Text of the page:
Evidence based practice and a scientific approach to healthcare, while being the best we have got, has numerous shortcomings. There are issues with publication bias, conflicts of interest, fraud, outcomes switching, academic paywalls, misrepresentation of data and much more.
- John Ioannidis famously declared that most published research findings are false
- Ben Goldacre has written entire books on Bad Science and Bad Pharma
- Trish Greenhalgh has published on evidence based medicine being a movement in a crisis
- Roger Kerry has analyzed the status of scientific truth in controlled rehabilitation trials and found underwhelming results.
These are not examples of how science is broken, however. On the contrary, they serve to showcase one of science’s greatest strengths. Among other things, a scientific approach is so valuable because science’s biggest critics and those with the most valid of concerns are scientists.
And from these critiques come solutions — like AllTrials which advocates for open research, with “all trials registered, all results reported” to stymie publication bias and outcomes switching. There is now the Public Library of Science (PLOS) which publishes seven different journals of research, open and free for anyone to access.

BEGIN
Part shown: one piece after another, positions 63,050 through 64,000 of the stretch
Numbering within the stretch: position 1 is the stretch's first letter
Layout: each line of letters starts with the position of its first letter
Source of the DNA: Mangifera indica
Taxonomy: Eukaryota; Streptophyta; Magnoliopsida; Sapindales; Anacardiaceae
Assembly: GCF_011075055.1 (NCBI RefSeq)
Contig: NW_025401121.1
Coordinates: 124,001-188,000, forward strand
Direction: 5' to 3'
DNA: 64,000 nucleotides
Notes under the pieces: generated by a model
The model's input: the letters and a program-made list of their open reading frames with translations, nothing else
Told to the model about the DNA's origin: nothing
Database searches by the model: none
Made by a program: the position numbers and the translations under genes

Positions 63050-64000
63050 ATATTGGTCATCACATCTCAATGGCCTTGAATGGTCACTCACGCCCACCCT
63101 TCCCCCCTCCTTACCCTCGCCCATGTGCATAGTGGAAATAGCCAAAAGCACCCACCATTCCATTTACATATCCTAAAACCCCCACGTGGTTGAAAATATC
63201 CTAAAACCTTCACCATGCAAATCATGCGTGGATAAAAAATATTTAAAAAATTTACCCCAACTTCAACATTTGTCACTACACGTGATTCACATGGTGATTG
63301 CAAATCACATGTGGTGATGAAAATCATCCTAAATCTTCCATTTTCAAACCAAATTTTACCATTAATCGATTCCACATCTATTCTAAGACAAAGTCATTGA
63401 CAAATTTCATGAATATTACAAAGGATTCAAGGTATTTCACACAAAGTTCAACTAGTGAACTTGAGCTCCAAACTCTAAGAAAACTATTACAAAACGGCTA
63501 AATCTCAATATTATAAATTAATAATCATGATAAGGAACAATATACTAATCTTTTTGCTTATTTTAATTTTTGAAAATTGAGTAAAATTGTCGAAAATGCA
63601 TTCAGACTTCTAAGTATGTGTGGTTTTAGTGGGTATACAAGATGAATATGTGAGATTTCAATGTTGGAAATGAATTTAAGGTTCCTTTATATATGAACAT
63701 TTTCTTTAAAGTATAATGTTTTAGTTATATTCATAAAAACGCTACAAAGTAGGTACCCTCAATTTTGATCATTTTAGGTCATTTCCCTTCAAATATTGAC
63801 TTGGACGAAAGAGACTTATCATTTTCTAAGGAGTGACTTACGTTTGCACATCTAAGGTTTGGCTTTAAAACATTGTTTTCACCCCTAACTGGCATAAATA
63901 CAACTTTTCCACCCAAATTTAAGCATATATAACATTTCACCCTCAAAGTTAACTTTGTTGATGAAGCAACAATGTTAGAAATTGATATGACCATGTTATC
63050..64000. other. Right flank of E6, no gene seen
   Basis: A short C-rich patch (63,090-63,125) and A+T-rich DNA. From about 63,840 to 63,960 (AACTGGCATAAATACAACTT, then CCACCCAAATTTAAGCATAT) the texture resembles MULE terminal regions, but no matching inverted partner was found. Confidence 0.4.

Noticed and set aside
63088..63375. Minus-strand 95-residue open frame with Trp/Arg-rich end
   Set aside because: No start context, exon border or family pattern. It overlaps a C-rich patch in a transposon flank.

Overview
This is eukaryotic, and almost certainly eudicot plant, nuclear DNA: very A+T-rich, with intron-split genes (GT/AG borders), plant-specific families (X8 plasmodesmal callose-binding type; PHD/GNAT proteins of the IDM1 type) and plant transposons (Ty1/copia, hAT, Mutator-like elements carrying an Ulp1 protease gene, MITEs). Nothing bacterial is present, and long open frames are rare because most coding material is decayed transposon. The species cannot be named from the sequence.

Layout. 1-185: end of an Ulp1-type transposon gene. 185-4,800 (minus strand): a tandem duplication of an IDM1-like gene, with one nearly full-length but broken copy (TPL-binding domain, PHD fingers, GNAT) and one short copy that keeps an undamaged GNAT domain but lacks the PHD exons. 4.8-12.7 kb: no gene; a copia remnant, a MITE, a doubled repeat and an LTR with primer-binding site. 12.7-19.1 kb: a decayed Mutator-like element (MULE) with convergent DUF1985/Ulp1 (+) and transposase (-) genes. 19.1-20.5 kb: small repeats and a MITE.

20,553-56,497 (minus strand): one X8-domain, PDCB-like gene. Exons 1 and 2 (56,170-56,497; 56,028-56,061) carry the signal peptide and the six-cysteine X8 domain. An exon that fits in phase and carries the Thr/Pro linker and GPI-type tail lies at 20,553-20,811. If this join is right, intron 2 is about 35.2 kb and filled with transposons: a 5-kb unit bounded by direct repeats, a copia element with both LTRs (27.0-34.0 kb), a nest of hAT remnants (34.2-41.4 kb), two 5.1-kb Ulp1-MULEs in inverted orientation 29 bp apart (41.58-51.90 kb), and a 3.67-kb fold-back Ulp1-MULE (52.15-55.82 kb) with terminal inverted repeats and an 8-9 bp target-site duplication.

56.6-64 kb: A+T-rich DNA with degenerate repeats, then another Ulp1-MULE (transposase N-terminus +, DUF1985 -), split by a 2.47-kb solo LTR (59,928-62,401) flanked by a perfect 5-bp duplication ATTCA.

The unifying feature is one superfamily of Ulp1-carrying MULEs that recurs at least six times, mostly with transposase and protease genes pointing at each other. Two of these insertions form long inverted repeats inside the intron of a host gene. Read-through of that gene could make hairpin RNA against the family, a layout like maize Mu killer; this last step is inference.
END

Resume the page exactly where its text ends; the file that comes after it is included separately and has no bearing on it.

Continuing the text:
Described by Ben Goldacre as one of the greatest institutional innovations of the past thirty years”, the Cochrane Collaboration, has produced some of the highest quality systematic reviews and meta-analyses that have had a profound impact on the quality of care delivered to patients. Look no further than the story behind their blobbogram logo for evidence of this. In physical therapy we have PEDro (Physiotherapy Evidence Database), a “free database of over 32,000 randomised trials, systematic reviews and clinical practice guidelines in physiotherapy” each individually appraised for quality and risk of bias to help guide clinicians towards evidence that best informs clinical practice.
These organizations and individuals are illustrations of the self correcting nature of science. If science is broken (and it isn’t), we are lucky to have such great scientists who are so passionate about improving it.